The wrangle over what will happen to the Irish border after Brexit has put the previously unthinkable possibility of reunification of the island of Ireland firmly on the political agenda.
Support for staying in the EU is increasing in Northern Ireland as the Brexit negotiations falter, according to a study released this month by Queen’s University Belfast.
The poll of more than 1,000 residents of Northern Ireland also found 47 percent supported holding a referendum, although only 21 percent said they would currently favor a united Ireland.
The study said the results showed a hard Brexit in which Britain left the EU single market and customs union, combined with an economic downturn could make the prospect of Irish unity “particularly attractive” for the province’s Catholic community.
In the 2016 referendum, Northern Ireland voted 56 percent to remain in the EU but, like Scotland, was outvoted by England and Wales and the overall result was 52 percent for Brexit.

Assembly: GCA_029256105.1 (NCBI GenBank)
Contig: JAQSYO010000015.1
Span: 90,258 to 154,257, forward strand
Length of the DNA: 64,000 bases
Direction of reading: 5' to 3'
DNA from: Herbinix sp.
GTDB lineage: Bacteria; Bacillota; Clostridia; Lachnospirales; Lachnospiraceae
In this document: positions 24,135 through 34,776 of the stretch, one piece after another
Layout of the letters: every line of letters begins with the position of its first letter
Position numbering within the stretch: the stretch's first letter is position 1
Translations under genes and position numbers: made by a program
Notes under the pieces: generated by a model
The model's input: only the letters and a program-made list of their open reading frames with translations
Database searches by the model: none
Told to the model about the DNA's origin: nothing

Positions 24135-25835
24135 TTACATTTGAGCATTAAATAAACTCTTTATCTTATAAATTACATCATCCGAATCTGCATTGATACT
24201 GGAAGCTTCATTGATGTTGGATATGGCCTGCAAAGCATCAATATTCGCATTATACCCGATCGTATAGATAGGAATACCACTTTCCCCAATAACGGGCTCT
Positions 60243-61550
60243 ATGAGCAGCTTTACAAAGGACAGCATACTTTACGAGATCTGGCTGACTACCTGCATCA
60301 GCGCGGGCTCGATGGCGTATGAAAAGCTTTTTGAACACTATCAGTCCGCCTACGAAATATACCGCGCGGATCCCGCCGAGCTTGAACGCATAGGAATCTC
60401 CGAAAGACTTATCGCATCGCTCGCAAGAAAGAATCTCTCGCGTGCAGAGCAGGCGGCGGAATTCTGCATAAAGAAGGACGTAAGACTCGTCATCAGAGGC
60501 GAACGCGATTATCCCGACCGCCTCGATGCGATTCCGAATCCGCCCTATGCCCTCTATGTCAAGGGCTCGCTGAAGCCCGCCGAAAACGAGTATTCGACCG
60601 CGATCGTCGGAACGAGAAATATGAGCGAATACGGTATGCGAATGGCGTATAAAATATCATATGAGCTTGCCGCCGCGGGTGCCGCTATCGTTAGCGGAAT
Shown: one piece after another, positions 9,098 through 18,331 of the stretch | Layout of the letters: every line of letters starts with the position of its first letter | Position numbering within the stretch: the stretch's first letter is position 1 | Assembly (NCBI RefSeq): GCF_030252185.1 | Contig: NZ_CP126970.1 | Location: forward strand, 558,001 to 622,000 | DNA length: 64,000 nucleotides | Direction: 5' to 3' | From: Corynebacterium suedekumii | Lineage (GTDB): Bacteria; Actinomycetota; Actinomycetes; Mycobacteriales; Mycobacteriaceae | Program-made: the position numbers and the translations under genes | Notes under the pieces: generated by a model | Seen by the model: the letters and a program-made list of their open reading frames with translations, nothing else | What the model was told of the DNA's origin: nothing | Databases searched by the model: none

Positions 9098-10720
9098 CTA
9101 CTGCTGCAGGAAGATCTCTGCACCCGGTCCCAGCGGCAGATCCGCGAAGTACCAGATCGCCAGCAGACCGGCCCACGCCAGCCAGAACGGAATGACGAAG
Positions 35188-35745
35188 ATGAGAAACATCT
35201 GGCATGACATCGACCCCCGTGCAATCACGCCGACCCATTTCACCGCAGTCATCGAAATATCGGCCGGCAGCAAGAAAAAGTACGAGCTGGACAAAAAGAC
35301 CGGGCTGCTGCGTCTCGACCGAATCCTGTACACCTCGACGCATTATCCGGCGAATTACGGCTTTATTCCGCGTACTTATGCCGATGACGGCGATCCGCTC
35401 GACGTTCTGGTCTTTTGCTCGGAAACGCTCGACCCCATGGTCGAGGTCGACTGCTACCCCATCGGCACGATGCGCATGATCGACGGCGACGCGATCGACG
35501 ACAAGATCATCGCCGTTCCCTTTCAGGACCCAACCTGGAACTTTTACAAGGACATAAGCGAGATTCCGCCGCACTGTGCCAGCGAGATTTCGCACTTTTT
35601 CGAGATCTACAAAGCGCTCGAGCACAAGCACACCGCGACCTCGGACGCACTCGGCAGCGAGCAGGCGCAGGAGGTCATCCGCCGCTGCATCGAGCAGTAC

The study found support for EU membership has now risen to 69 percent. “What’s becoming increasingly clear is the rise and rise of the Remain vote in Northern Ireland,” Colin Harvey from Queen’s told a conference organized by the UK in a Changing Europe think tank.
“And I think there is extreme peril and danger in rendering that Remain vote politically and legally meaningless,” he said. Unlike pro-EU Scotland, Northern Ireland could technically stay in the European Union by voting to join the Republic of Ireland.
The 1998 Good Friday peace agreements allow for the possibility of a referendum on Irish unity if the British government judges that the public mood has shifted significantly in favor of the idea.—Agencies